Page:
Daily entries from the 17th century London diary
The overlays that highlight 17th century London features are approximate and derived from:
"Gracious Street" or Gracechurch Street.
In 1670 William Penn and William Mead were arrested when the way in to the meeting house was barred but they continued to worship in the street. The jury found them guilty only of "speaking in Gracious Street" and refused to change their verdict even after two days spent in prison. This established the primacy of the jury's decision in English law.
Gracechurch Street became one of the most important Quaker Meetings, and the neighbourhood around it became the centre of the Quaker business community in the city.http://www.mdx.ac.uk/www/study/quasho.htm
And, would latter figure in Jane Austen's "Pride and Prejudice" as the street in which her uncle (a tradesman) and aunt lived. A street the proud Mr. Darcy would not have known, but who eventually does, in the end, out of love for Elizabeth.
Grace Church Street
On the right side of the map (middle, vertically) Grace Church Street runs north from Eastcheap to Cornhill http://www.motco.com/map/81002/SeriesSearchPlat...
Gracious Street in 17c travel
John Taylor, The Carriers Cosmography, 1637.
Being a description of where to find coaches and carriers in London to travel to various parts of the Kingdom.
"The Carriers of Braintree and Bocking in Essex do lodge at the sign of the Tabard in Gracious street, near the Conduit. They do come on Thursdays, and go away on Fridays." http://www.shakespeares-sonnets.com/Carriers.htm
Gracious Street "Gracious Street" or Gracechurch Street meeting house began as an inn like Bull and Mouth, acquired after the 1666 Great Fire, but was rebuilt as something more like our idea of a meeting house.
George Fox died at a house next door, after a meeting here on 13th January 1691 (or 1692, adjusted for the 1752 calendar change). After his funeral at the meeting house, some 4,000 people accompanied his body to Bunhill Fields for burial.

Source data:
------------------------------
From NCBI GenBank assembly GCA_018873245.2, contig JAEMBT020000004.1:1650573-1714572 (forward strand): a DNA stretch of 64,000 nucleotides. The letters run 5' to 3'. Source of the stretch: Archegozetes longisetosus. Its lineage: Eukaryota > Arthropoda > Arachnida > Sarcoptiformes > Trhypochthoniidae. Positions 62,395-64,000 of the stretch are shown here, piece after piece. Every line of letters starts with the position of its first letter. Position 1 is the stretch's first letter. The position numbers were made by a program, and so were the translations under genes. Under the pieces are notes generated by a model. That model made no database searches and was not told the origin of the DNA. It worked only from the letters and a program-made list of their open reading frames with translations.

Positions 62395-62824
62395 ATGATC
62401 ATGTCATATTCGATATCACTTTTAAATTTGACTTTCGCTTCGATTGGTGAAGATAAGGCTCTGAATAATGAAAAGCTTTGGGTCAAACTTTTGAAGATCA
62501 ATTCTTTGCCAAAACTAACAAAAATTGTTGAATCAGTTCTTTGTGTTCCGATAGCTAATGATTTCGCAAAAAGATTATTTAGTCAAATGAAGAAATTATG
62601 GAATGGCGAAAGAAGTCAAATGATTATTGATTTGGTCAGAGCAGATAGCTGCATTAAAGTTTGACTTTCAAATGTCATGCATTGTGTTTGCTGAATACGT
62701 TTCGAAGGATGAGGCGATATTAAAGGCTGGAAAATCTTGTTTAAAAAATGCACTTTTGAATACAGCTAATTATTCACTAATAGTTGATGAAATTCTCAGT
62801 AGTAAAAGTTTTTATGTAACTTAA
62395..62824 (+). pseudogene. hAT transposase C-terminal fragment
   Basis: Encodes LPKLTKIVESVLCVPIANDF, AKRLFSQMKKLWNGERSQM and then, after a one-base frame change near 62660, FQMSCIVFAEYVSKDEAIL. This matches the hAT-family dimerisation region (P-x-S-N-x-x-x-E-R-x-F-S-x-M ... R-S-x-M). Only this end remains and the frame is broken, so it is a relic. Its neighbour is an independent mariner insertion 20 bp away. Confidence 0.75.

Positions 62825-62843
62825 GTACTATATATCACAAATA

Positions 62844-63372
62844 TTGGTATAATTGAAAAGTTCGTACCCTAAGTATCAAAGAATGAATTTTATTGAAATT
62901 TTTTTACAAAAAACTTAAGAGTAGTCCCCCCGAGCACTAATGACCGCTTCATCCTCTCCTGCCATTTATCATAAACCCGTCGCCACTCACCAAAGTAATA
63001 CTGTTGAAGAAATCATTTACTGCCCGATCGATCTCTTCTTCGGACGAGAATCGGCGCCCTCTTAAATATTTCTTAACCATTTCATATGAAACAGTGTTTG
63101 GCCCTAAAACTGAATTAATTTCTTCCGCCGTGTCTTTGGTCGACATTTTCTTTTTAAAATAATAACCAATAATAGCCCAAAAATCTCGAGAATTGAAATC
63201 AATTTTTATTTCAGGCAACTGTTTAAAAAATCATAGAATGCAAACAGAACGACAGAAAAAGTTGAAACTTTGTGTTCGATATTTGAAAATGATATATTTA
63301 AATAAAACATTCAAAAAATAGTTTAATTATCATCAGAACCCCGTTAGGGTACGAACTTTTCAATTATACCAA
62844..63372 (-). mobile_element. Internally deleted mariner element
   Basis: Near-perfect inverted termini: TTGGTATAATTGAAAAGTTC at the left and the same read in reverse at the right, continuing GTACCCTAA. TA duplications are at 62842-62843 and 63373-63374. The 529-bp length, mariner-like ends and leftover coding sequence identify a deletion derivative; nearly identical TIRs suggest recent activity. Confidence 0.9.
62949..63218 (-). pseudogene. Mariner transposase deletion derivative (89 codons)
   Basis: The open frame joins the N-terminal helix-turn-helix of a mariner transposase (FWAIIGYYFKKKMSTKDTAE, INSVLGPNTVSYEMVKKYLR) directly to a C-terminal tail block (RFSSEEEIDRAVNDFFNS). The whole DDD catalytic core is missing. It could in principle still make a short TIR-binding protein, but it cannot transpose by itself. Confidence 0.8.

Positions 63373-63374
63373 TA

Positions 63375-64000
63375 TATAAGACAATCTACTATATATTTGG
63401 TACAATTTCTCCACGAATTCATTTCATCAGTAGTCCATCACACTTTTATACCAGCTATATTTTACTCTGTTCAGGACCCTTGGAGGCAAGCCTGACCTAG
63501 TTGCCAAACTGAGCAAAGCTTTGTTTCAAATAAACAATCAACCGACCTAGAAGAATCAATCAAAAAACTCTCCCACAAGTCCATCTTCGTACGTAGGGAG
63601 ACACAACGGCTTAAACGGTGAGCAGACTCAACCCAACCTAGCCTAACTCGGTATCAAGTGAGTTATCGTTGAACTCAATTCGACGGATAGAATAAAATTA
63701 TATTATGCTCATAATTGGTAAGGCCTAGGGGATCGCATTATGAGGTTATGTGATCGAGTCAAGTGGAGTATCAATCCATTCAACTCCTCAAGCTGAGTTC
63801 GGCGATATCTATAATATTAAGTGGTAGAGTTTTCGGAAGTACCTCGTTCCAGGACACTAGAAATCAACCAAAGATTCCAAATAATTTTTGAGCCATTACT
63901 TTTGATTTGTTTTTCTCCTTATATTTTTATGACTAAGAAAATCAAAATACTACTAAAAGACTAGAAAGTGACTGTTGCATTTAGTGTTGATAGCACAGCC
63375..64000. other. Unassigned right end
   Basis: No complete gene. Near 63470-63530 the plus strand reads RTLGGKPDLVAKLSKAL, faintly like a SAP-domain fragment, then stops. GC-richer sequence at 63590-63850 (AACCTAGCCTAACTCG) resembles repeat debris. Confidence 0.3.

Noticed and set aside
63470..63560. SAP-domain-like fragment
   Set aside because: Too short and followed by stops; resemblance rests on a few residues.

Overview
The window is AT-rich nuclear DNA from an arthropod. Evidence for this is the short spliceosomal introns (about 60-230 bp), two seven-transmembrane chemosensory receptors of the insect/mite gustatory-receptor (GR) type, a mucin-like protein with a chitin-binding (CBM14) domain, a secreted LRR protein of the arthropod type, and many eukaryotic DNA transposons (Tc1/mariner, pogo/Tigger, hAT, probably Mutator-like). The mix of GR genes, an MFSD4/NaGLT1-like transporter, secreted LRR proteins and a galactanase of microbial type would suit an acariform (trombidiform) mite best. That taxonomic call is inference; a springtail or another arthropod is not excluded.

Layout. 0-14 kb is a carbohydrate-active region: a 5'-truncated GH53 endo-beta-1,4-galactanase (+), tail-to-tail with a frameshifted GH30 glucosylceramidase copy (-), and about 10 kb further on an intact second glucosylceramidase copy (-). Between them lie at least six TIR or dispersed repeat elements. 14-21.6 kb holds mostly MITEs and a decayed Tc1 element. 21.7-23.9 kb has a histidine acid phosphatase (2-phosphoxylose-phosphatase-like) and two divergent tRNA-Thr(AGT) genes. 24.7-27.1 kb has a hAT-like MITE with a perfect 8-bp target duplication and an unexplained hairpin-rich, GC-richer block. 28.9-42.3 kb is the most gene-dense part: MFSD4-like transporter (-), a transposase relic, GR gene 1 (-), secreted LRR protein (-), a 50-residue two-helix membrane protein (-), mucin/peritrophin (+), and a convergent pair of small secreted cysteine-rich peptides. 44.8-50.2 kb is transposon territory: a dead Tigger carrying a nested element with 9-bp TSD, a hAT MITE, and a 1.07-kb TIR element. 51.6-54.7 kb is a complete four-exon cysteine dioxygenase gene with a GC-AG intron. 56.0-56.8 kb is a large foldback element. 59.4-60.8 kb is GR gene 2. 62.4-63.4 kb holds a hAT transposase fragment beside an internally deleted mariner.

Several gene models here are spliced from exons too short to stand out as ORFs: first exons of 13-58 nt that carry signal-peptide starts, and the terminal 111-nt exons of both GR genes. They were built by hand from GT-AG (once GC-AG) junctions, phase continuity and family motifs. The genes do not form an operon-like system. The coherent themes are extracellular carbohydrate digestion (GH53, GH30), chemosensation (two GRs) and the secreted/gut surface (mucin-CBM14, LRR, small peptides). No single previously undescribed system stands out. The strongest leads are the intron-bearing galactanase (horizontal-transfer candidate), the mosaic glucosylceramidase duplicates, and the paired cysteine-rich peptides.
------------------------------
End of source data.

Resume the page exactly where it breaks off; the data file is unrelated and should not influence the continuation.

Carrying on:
Gracechurch Street became one of the most important Quaker Meetings, and the neighbourhood around it became the centre of the Quaker business community in the city. By the eighteenth century 20-25% of the immediate population were Quakers. City Friends mingled piety with prosperity and earned reputations as sober, honest tradesmen. Some, like the Barclays, Lloyds, and Gurneys, made fortunes in trade and banking. Quaker financial knowhow and investment was important to the success of Pennsylvania. http://www.mdx.ac.uk/www/study/quasho.htm#Graci...
Gracechurch street was part of the main artery from THE bridge, up hill, to Hackney & the north . see map afore. The Name varied based on the number of syllables required. Grace Church street, Gracious Street and Grass Street. From 1580 & 1588, there be a hydraulic power for the massive water wheel to bring up water which the Gracechurch Conduit used. The Conduit, an elaborate [fountain ] affair, it be located [at Lombard?]in between the main cross streets[Eastcheap & Cornhill ]. The water be free for humans, it be not known whether the old nags, be able to slake their thirst. Lifted from Eliza Picard Elizabeth's London. If ye wanted the fresh Hampstead spring waters, fresh from the pond then thee pay the Water carrier a small fee, more if it be from the spring. [true maybe no proof]
Gracechurch Street, between Cornhill and Eastcheap, was so named "from the parish church of St. Benet, called Grass Church, of the herb-market there kept." The church of St. Benet, at the corner of Fenchurch Street, was pulled down in 1867. It is written Grascherche in a Letter-Book of 1320. Stow writes it "Grasse Street." It was often written "Gracious Street." In Dekker's description of the royal procession in 1604, we are told that this street "was worthy of that name it carries till this hour." It was destroyed in the Great Fire, and on being rebuilt was named Gracechurch Street . ... In White Hart Court was the Friends' (Quakers) Meeting-house. On the passing of the Conventicles Act, in 1670, George Fox was seized and carried off to "the Mayor's house" by a party of soldiers while preaching in this meeting-house. It was at the house of Henry Goldney in this court that he died, January 19, 1690. He had preached in the meeting-house only two days before his death.---London, Past and Present. H.B. Wheatley, 1891.
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